Erik is out of the office this week, so we are reprinting an article from 2003. While Microsoft USA originally denied the story, it was later revealed to be completely true. Coincidentally, this column helped him discover a plagiarist at a newspaper in Ontario, Canada.
Bringing new meaning to the slogan "Where would you like to go today?" Microsoft announced their plans to make toilets with web access.
I swear I am not making this up.
The new web-enabled toilet — called the iLoo — is being developed by the MSN division of Microsoft in Britain, where a toilet is called a "loo." The iLoo would be stationed in public toilets at British summer festivals, making its first appearance at the Glastonbury Festival in June.
And while some people may appreciate the seamless integration between technology and basic bodily functions, others aren't so wild about it.
"iPoo on iLoo" said one computer weblog.
The iLoo will have a wireless keyboard and height-adjustable plasma screen in front of the seat so iLoo users can sit and surf at the same time.
Will iLoo users be called iLosers?
There will also be a Hotmail (MSN's email service) station, complete with waterproof keyboard and plasma screen on the outside for those waiting in line.
There was no word whether the keyboard inside the iLoo would be waterproof.
MSN UK spokesman Matthew Whittingham called it the first "WWWC" referring to the European term for toilet: WC, or water closet.
MSN UK's marketing manager Tracy Blacher said, "People used to reach for a book or mag when they were on the loo, but now they'll be logging on."
Aside from Blacher's gaffe in mentioning "logging on" when referring to an Internet-based toilet, Microsoft may be taking the whole Internet thing a little too far.
"The Internet's so much a part of everyday life now that surfing on the loo was the next natural step," Blacher told reporters.
No, the next natural step is to surf the Internet in the car, in a phone booth, or through a cerebral implant lodged firmly in my brain, NOT in the toilet.
I can only imagine the planning meetings. Several sleep-deprived MSN executives were sitting around a conference table, trying desperately to come up with a new idea, and discarding the outrageous or impossible ones, like creating an operating system that doesn't freeze up or crash every 30 minutes.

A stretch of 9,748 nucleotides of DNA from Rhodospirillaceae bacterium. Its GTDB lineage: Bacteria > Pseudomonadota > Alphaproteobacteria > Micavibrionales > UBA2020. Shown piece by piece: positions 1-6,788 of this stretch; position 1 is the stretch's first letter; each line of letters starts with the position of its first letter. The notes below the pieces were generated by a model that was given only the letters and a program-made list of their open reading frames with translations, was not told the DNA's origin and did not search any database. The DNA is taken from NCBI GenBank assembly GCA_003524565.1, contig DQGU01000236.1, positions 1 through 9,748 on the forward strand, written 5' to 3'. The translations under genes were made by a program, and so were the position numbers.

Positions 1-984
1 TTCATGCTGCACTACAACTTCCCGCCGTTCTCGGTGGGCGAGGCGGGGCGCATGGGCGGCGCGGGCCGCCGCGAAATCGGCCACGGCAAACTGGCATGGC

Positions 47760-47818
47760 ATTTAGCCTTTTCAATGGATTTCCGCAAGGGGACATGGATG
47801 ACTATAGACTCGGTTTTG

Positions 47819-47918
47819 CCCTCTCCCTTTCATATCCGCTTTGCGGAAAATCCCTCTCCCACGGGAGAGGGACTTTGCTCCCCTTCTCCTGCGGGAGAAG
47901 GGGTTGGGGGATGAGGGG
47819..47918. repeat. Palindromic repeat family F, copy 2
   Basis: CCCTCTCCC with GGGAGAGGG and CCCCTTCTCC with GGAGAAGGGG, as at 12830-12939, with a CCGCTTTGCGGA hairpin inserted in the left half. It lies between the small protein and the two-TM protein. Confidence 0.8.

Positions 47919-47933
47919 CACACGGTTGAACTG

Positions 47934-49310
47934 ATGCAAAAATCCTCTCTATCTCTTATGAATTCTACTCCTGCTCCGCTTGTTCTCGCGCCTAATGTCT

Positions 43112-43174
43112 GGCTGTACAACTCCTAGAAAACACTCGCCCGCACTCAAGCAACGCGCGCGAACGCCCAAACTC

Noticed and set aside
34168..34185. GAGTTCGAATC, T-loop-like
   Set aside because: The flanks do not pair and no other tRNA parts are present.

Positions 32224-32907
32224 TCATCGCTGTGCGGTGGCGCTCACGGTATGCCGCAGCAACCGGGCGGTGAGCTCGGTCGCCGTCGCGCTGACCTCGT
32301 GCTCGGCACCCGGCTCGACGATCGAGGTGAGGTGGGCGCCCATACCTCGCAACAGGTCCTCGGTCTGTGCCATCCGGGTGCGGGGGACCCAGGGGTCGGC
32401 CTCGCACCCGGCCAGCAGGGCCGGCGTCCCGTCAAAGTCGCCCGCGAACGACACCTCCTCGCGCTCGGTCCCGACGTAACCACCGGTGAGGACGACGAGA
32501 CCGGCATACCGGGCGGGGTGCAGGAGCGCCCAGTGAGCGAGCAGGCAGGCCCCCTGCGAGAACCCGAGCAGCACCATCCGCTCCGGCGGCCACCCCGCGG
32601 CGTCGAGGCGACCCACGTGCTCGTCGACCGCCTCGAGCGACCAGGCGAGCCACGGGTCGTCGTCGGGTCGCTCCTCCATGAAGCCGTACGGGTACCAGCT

Finally, one young executive, eyes bloodshot from lack of sleep, leaps to his feet and shouts "I know! Let's take a computer and stick it in — are you ready for this? — a PORT-A-POTTY!!"
Sounds great on paper, but I don't think Microsoft has considered all the drawbacks.
For instance, I'm one of those people who absolutely must wash their hands before leaving a bathroom, and I cringe whenever I see someone leave a public restroom without washing first. So I absolutely refuse to open the door without using a paper towel.
Problem #1 with the iLoo? Hygiene and cleanliness. Unless the iLoo keyboard comes with those disposable plastic covers, I'm not touching a keyboard that hundreds of other users touched after they. . . you know. Call me crazy, but I don't want to use the same computer other iLosers with poor personal hygiene and poor aim have had their germ-infested hands on.
MSN officials say they're also trying to get toilet paper imprinted with web addresses for users to visit. This is Problem #2, and it's a two-ply.
First, no self-respecting company should pay to advertise on toilet paper. They should be worried that iLosers will instead use their ads to make their feelings known about the company. So, if Microsoft is hoping to generate revenue from the iWipe (my term), they'd better not hold their breath. Although since the iLoo will be in a public Port-A-Potty, maybe they should.
Second, if they do get advertisers, it will probably be companies who pay to put their competitor's logos on the toilet paper, relying on the implied message of using that company for bathroom hygiene. If I were a politician, I'd gladly pay to put my opponent's face on a few thousand rolls of toilet paper.
While I applaud MSN UK's innovation and attempts to integrate the Internet more fully into our lives, they may be going too far. I'd rather see computer screens on a refrigerator, useful for finding recipes, or maintaining shopping lists. Web-enabled televisions, with the computer processor built right in would be a big seller. Even installing the Internet and a GPS finder in a car is a great idea, as it would make getting lost nearly impossible. But putting the Internet in a bathroom is crossing the line.
After all, it's the one place where we should all be unplugged.
(Note: I would like to take a minute and recognize the complete luck at my prediction in that next-to-last paragraph — the Internet and GPS finder in a car. You can do this to some degree with GPS and Internet radio, but the new Google driverless car is a few years from being commercially available.)
The second edition of Branding Yourself: How to Use Social Media to Invent or Reinvent Yourself (affiliate link), and my other book, No Bullshit Social Media: The All-Business, No-Hype Guide to Social Media Marketing are both available from Amazon, Barnes & Noble, and Books-A-Million, or for the Kindle or Nook.
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